Barefoot Running is Unnecessary
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Pure barefoot runners are like Big Foot. I've read a lot about them. I see pictures of them on the Internet. But I've never actually seen a barefoot runner, unless you count my four young children.
The most irritating thing about barefoot running is finding a single shoe under the ottoman.
I wish the barefoot running advocates would quit talking about how our ancestors use to run. Those of us with less than perfect foot structure and other physical attributes would like to fare better than our ancestors.
The fact that some of our ancestors 5- or 50-thousand years ago ran barefoot and survived doesn't say much about modern feet and footwear. While our ancestors who happened to be nearsighted were eaten, many modern folk greatly benefit from glasses and contact lenses.
We are taller and heavier than our ancestors. The feet of our ancestors did not get accustomed to working 40+ hours per week in shoes. They did not have to deal with cement and glass, and repetitive jumping and landing on basketball courts.
This is not to say that orthotics are the answer to every foot problem, or that minimalist shoes are a bad idea. I do believe that overblown, cushy shoes can encourage improper running mechanics and cause our feet to become fragile and imperceptive. The longer I've worked as a physical therapist, the more I've witnessed how interlinked and mold-able are our systems.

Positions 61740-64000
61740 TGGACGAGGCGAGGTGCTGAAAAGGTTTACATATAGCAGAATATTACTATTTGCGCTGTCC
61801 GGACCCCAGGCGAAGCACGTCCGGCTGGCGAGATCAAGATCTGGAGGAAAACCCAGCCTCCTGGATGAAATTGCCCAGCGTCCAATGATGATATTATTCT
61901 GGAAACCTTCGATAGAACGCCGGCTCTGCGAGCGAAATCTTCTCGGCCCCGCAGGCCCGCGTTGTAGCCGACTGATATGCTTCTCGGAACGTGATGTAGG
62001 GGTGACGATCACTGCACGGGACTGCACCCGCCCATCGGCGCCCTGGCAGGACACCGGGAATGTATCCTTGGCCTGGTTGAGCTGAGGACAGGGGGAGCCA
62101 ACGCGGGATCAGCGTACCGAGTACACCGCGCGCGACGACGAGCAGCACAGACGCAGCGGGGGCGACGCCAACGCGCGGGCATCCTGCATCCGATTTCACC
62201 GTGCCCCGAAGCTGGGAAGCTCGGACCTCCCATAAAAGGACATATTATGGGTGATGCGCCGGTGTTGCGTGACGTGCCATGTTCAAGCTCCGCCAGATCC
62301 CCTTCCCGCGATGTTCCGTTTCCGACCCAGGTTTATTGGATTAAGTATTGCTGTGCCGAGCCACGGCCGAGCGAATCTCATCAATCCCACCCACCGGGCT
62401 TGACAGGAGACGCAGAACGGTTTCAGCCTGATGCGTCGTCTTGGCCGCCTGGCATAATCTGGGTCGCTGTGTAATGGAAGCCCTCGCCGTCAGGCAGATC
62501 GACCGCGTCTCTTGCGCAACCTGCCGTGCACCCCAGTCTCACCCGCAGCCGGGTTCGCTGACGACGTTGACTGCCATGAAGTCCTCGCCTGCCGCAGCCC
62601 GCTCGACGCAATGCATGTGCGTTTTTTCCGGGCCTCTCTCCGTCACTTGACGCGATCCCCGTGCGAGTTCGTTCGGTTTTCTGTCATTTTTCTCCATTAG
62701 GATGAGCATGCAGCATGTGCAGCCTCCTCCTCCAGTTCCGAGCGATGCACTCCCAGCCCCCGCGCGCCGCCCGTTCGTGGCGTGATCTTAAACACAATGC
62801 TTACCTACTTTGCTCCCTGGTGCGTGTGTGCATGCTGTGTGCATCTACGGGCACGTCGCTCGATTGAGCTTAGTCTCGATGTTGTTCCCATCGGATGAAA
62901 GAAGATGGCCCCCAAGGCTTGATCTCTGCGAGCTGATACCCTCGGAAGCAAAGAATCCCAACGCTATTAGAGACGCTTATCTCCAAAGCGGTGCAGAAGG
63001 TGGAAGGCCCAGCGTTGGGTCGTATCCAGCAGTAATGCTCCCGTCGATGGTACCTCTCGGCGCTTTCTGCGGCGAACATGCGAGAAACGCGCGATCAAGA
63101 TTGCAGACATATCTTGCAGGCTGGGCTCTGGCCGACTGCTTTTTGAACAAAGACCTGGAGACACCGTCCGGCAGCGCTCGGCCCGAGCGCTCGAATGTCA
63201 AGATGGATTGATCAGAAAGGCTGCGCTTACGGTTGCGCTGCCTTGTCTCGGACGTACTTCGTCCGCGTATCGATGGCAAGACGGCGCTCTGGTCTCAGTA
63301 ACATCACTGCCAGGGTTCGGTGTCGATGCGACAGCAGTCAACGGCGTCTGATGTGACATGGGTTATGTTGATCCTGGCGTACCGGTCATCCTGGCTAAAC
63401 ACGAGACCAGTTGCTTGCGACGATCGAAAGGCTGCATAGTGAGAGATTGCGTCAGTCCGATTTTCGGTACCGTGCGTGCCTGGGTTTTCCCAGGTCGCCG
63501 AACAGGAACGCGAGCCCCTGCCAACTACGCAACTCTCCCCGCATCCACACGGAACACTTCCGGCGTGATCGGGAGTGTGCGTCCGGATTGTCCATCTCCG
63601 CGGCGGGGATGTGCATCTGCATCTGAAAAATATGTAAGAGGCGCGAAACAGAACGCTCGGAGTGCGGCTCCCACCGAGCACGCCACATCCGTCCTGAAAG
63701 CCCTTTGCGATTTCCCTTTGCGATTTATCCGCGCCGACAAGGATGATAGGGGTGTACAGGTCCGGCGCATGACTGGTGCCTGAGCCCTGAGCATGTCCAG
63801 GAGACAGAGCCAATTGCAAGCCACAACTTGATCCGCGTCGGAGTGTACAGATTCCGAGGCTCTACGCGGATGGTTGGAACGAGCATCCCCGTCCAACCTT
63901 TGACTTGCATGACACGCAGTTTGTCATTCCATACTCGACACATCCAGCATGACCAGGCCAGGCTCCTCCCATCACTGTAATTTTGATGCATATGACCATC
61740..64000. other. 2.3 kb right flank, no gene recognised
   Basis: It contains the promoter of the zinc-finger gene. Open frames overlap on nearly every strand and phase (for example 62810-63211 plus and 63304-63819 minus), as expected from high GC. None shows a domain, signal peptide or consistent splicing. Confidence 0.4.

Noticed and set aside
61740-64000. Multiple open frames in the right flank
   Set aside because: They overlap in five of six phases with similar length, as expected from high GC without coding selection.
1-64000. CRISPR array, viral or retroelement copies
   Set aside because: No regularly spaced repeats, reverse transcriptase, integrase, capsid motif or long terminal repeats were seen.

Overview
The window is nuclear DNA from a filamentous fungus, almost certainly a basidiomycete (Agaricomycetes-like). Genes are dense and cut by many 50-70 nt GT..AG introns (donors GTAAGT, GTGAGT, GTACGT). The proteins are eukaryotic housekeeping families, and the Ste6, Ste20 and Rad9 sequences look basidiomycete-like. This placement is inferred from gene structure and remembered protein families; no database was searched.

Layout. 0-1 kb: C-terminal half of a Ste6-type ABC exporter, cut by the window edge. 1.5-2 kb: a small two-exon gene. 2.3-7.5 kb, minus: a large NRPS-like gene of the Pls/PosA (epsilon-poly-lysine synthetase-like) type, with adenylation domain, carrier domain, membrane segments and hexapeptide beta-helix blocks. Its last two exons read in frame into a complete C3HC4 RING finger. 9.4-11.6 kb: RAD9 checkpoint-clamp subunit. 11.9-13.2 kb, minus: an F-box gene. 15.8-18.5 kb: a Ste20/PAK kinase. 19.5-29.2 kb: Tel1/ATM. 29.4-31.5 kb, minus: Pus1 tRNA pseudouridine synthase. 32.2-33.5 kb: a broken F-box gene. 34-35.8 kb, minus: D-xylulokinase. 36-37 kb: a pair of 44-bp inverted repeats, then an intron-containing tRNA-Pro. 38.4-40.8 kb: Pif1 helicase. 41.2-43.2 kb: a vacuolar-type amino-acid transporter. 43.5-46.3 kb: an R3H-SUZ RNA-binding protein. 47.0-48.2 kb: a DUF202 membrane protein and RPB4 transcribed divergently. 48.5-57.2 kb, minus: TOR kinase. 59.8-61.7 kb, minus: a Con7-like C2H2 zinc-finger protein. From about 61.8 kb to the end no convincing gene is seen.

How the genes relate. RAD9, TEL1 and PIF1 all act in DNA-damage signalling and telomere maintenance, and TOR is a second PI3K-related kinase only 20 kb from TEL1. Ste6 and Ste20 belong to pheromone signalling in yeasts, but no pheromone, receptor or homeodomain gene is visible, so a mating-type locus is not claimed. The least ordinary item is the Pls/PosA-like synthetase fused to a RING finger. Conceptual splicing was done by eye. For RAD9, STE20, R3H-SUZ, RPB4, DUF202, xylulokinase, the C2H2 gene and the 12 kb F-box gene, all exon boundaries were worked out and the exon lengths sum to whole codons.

Without at doubt, every person presents a unique case that defies simple categories.
I've seen individuals experience immediate relief by wearing the right orthotics. Some of those require regular long-term use of orthotics. Some people can train their way out of flat footedness. This may sound like a huge oversell, but it is absolutely possible! Do not underestimate the way foot function is connected with neurological factors all the way up past the hip.
Whatever footwear you're in, you don't need to run barefoot to get all the benefits of running with better form:
-avoid a heel strike and large vaulting strides
-place your weight down softly on your mid-foot
-lean slightly forward, imagining a series of smooth controlled falls rather than pushes
The image at about 1:44 says it all!
Of course there's a catch. Abruptly changing to this form may cause your plantar fascia and achilles tendons to scream, especially if you're overweight. You can expect a variety of aches and pains if your core, hip, lower leg, and intrinsic foot muscle are weak, or if you have ankle or foot inflexibility or structural issues.
Whatever your form and function, being barefoot allows for less margin for error, at least initially. If you have issues while running, a few weeks off is not going to fix the problem. It is often worthwhile to have a qualified professional develop a plan of care that is specific circumstances.
In conclusion, many of you should probably keep wearing some type of footwear, unless your goal is to disappear or become a hide-and-seek champion, Big Foot style.
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